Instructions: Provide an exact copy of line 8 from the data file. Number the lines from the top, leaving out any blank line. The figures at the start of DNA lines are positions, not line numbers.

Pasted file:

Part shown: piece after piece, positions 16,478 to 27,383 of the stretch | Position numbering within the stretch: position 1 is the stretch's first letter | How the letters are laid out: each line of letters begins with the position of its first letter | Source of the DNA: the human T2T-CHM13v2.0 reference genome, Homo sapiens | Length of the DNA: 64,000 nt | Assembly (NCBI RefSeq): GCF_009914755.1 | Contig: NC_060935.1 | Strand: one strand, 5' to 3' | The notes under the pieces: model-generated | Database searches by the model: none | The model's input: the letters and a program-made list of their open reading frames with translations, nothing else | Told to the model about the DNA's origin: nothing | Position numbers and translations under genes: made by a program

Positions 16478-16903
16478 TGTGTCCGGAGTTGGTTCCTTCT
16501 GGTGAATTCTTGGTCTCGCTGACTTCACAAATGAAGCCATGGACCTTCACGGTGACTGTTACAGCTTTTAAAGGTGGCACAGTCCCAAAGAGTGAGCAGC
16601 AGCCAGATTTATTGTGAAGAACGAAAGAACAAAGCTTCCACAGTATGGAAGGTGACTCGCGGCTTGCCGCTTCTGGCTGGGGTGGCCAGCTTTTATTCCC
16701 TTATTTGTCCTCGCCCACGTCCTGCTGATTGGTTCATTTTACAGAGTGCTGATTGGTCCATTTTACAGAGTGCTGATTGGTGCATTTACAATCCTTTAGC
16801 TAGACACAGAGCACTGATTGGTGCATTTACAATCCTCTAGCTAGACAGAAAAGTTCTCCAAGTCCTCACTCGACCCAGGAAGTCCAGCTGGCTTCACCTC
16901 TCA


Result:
16901 TCA